THE Tory Party Conference opened in a massive crisis in Birmingham yesterday, after two top Tories resigned from their positions in the preceding two days.
On Friday, Rochester and Strood Tory MP Mark Reckless appeared on stage at the UKIP conference in Doncaster, saying: ‘Today I am leaving the Conservative Party and joining UKIP.’
He is the second Tory MP to defect to UKIP after Clacton MP Douglas Carswell did the same in August. Reckless won his seat as a Conservative in 2010 with a majority of 9,953 votes over Labour’s Teresa Murray.
Cameron told the BBC’s Andrew Marr Show that Reckless’s defection was ‘frustrating’, while UKIP leader Farage told Marr it ‘wouldn’t surprise’ him to see more defections.
Opening the Tory Party Conference, a vitriolic Tory Party Chairman Grant Shapps accused Reckless of having ‘lied and lied and lied again’ ahead of his resignation.
Reckless’s move was followed by the resignation from the government on Saturday of the Tory Minister for Civil Society, Brooks Newmark, after learning that yesterday’s Sunday Mirror was about to expose him for sending an explicit sexual image of himself to one of its undercover reporters.
The Sunday Mirror said its reporter had been posing as a young female activist.
Amidst the crisis engulfing his party, Cameron said that any future Tory government would deny unemployment benefit to youth and make a £3,000 cut to maximum household benefits.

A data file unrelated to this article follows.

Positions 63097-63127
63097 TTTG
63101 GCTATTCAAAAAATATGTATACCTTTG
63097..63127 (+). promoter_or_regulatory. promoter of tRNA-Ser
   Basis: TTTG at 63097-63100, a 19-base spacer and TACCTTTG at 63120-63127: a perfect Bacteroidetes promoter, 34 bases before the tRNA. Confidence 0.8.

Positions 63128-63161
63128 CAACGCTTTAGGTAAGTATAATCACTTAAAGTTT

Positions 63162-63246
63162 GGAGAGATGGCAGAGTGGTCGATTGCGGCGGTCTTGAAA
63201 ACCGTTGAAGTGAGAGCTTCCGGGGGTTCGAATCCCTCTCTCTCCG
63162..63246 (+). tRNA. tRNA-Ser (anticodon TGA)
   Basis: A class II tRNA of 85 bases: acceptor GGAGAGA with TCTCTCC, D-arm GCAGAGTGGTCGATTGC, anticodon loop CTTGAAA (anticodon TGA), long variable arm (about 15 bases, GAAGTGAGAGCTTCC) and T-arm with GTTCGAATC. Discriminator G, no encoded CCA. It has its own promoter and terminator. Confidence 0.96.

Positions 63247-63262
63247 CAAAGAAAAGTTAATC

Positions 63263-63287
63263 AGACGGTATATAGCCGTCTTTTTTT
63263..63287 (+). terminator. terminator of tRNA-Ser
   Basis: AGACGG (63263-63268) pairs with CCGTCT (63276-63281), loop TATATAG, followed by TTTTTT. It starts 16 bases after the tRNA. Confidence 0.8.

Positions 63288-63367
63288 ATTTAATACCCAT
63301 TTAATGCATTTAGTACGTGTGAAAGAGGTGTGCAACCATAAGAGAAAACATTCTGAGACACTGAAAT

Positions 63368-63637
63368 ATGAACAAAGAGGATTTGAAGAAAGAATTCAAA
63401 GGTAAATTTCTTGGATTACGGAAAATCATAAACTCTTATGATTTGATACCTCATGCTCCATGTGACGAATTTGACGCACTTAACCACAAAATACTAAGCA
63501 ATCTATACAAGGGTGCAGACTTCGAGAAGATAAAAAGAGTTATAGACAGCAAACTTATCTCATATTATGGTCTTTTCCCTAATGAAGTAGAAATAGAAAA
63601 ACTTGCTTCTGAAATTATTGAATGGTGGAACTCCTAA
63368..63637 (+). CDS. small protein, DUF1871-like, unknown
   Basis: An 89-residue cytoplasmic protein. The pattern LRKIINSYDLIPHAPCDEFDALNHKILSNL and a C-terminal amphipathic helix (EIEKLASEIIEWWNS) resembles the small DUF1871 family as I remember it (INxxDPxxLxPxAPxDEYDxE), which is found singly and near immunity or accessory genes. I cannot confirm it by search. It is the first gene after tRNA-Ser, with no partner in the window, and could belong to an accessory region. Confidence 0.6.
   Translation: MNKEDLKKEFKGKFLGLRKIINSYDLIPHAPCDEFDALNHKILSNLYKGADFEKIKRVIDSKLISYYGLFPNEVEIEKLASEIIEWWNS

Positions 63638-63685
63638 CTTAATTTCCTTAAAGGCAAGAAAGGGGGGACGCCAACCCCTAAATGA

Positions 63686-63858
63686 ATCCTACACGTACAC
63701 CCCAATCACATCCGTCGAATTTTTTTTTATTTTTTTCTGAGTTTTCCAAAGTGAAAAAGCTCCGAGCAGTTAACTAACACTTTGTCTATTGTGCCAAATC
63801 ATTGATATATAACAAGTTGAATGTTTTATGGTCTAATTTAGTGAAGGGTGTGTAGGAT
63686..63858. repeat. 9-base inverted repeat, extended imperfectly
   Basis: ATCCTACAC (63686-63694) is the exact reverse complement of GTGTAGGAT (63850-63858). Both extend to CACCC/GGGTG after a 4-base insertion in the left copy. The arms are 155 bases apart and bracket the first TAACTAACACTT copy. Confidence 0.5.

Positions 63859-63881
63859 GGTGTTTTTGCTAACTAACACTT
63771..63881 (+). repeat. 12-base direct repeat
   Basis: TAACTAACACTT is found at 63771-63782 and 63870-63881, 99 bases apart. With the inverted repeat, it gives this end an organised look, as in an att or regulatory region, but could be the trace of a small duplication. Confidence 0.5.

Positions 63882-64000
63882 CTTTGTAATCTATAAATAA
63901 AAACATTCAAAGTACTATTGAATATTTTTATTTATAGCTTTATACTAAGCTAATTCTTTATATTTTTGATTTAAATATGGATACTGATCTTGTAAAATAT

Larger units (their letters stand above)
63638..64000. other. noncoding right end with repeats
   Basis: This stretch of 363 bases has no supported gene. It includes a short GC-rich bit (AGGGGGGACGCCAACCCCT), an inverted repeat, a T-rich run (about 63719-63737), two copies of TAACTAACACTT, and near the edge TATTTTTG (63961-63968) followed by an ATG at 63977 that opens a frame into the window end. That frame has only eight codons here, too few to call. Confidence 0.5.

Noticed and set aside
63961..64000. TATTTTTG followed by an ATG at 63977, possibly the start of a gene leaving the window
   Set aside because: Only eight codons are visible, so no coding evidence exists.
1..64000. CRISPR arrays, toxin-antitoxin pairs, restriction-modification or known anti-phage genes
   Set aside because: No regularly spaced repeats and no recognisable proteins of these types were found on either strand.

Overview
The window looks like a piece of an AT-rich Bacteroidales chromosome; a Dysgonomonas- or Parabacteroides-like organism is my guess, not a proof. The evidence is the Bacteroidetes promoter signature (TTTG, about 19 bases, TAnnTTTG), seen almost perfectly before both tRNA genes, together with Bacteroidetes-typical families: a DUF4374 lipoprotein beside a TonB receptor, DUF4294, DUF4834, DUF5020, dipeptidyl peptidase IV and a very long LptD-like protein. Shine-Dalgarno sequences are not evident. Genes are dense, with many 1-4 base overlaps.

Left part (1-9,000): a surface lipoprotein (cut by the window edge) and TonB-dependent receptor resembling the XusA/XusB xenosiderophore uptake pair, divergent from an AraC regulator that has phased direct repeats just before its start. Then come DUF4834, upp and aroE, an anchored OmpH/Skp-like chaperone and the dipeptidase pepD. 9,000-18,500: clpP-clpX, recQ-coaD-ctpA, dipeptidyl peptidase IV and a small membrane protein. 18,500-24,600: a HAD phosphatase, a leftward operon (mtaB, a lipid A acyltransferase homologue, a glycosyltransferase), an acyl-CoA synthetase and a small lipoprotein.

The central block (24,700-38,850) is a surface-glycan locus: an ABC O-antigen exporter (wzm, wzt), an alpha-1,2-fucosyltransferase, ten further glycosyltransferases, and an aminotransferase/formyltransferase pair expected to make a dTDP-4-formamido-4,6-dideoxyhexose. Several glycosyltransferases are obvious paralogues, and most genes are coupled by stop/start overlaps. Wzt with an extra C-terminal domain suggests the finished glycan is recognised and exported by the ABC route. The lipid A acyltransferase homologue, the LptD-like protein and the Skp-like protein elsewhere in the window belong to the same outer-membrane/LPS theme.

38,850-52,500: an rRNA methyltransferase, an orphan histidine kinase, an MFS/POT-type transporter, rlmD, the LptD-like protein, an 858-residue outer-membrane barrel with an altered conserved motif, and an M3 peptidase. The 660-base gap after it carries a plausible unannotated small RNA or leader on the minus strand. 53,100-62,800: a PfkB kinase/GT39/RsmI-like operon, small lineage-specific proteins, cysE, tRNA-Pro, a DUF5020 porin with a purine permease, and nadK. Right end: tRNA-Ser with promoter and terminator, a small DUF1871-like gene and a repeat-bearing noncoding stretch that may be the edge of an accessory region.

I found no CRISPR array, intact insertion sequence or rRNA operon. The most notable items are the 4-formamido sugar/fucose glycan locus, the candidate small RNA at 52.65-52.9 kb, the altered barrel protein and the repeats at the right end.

Unemployed young people aged 18 to 21 have six months to find work or training, after which their jobseeker’s allowance would be withdrawn unless they agreed to take part in ‘community projects’ such as cleaning up local parks.
They would be entitled to a ‘youth allowance’, set at the same level as JSA – currently £57.35 for those aged 16-24 – while carrying out the community work.
They would also be prevented from claiming housing benefit.
Cameron said: ‘I want us to end the idea that aged 18 you can leave school, go and leave home, claim unemployment benefit and claim housing benefit.’
A Tory government would also cut the maximum benefits a household can claim a year from £26,000 to £23,000, he said.
He claimed the welfare cap had ‘worked very well’, adding: ‘All the evidence is the cap is too loose, particularly in some parts of the country, so bringing it down to £23,000 saves money, and will mean more families getting into work.’